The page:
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‘Justice has been done’

  • May 2
    NEW YORK TIMES New York City firefighters gathered in Times Square last night to watch President Ba­rack Obama announce that the United States had killed Osama bin Laden. Bin Laden was hunted down in the Paki­stani town of Abbot­ta­bad, half a day's drive from the border with Af­ghani­stan.


WASHINGTON » A U.S. special-forces team killed Osama bin Laden at a compound inside Paki­stan and recovered his body, bringing a close to the world’s highest-profile manhunt after a decade-long search, President Barack Obama announced to the world last night.

"Justice has been done," the president said solemnly in a hastily arranged late-night televised address from the White House.

Bin Laden, he said, was "a terrorist who’s responsible for the murder of thousands of innocent men, women and children," and his death was "the most significant achievement to date" in the U.S. war against the al-Qaida terrorist network.

A U.S. official said later that bin Laden had been buried at sea.

Administration officials had said the body would be handled according to Islamic practice and tradition. That practice calls for the body to be buried within 24 hours, the official said. Finding a country willing to accept the remains of the world’s most wanted terrorist would have been difficult, the official said. So the U.S. decided to bury him at sea.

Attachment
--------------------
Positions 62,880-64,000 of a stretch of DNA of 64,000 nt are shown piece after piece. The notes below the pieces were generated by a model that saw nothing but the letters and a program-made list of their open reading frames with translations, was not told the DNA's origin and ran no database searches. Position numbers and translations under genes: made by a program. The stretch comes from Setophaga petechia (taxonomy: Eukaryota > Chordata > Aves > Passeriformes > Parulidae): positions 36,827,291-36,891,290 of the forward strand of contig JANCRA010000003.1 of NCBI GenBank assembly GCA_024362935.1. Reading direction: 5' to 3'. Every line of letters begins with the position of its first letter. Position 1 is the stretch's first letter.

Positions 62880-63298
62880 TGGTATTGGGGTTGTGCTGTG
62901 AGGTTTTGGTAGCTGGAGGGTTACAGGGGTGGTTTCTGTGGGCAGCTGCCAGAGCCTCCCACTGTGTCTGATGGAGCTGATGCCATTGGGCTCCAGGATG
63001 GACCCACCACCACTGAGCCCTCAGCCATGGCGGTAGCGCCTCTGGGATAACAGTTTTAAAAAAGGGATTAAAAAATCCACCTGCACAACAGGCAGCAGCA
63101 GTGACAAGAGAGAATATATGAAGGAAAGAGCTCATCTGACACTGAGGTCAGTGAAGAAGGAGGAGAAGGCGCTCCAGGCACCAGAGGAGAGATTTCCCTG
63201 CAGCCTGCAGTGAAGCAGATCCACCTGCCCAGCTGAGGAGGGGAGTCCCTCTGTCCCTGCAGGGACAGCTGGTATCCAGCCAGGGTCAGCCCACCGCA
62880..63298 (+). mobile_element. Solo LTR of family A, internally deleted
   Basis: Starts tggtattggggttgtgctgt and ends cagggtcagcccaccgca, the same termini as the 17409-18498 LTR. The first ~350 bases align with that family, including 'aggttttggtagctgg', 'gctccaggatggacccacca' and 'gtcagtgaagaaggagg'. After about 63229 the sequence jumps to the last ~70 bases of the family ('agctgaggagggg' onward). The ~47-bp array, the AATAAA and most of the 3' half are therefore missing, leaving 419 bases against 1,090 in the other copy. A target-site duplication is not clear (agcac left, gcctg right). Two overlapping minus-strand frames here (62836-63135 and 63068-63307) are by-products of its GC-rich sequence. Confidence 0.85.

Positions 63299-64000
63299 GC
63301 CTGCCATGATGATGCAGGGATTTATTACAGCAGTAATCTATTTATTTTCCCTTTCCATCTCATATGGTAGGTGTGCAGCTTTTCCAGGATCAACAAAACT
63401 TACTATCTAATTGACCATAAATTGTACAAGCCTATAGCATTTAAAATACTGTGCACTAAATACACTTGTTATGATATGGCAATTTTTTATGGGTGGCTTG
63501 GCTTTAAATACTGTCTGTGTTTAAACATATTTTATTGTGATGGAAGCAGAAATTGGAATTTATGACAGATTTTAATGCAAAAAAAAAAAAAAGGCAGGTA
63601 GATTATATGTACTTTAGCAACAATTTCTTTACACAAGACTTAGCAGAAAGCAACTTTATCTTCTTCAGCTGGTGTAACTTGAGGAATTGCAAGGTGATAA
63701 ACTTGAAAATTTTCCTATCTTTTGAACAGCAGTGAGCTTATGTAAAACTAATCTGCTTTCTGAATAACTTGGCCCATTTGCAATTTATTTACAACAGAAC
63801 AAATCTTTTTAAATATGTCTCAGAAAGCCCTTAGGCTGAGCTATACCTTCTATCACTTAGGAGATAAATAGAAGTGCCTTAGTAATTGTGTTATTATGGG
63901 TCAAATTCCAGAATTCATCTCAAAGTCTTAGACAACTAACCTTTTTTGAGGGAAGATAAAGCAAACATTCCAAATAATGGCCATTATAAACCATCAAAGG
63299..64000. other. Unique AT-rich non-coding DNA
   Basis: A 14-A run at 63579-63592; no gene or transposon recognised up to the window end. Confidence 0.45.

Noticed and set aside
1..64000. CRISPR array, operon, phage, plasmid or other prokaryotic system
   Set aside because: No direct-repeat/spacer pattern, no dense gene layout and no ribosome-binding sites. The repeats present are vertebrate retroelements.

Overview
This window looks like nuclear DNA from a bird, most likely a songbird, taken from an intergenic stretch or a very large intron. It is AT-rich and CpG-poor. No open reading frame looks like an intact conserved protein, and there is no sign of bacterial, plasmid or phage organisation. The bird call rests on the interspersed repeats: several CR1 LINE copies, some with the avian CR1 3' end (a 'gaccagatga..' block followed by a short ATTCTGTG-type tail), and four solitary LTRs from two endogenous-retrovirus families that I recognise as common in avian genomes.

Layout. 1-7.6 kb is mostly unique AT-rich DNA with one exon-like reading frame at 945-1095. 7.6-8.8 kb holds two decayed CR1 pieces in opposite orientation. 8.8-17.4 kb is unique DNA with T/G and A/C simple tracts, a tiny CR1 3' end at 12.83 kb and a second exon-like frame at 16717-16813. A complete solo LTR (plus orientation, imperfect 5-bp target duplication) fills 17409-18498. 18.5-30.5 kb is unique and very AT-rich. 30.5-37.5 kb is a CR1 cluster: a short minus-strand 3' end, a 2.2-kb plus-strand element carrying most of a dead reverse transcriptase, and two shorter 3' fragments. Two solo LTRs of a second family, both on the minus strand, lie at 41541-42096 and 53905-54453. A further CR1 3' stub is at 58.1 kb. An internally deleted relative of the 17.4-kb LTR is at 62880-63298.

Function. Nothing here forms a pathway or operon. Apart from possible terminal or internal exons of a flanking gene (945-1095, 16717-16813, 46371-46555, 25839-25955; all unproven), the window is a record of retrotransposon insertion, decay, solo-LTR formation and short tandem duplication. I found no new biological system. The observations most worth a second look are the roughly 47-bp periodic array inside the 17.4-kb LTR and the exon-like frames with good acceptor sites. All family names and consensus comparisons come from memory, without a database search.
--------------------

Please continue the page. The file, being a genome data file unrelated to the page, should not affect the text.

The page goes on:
The official did not say where that occurred.

As described by the president and top administration officials who briefed reporters after the president’s speech, the successful effort to track down bin Laden centered on a trusted courier for al-Qaida, a man whom officials described as a protege of Kha­lid Shaikh Mohammed, the operational mastermind of the Sept. 11, 2001, attacks.

U.S. intelligence officials had identified the courier four years ago, based on information from detainees in U.S. custody who said he was one of the few al-Qaida couriers trusted by bin Laden, a senior official said. Two years ago they succeeded in identifying areas in Paki­stan in which the courier operated. In August they succeeded in finding the man’s residence, a walled compound in the Paki­stani city of Abbot­ta­bad.

The compound had drawn the CIA’s interest because it was far larger than residences around it, had walls 12 to 18 feet high that were topped with barbed wire and few windows in the three-story building. The compound was valued at $1 million but had no telephone or Internet, and all trash was burned in the compound.

To the CIA the compound appeared custom built to hide someone of major significance. After years of speculation that the world’s most-wanted man was hiding in the caves and rugged redoubts of the Paki­stani-Af­ghan border region, officials now came to believe that he was hiding there, less than 40 miles north of Paki­stan’s capital, Islamabad.

Obama was briefed on the intelligence in August, but "it took many months to run this thread to ground," he said.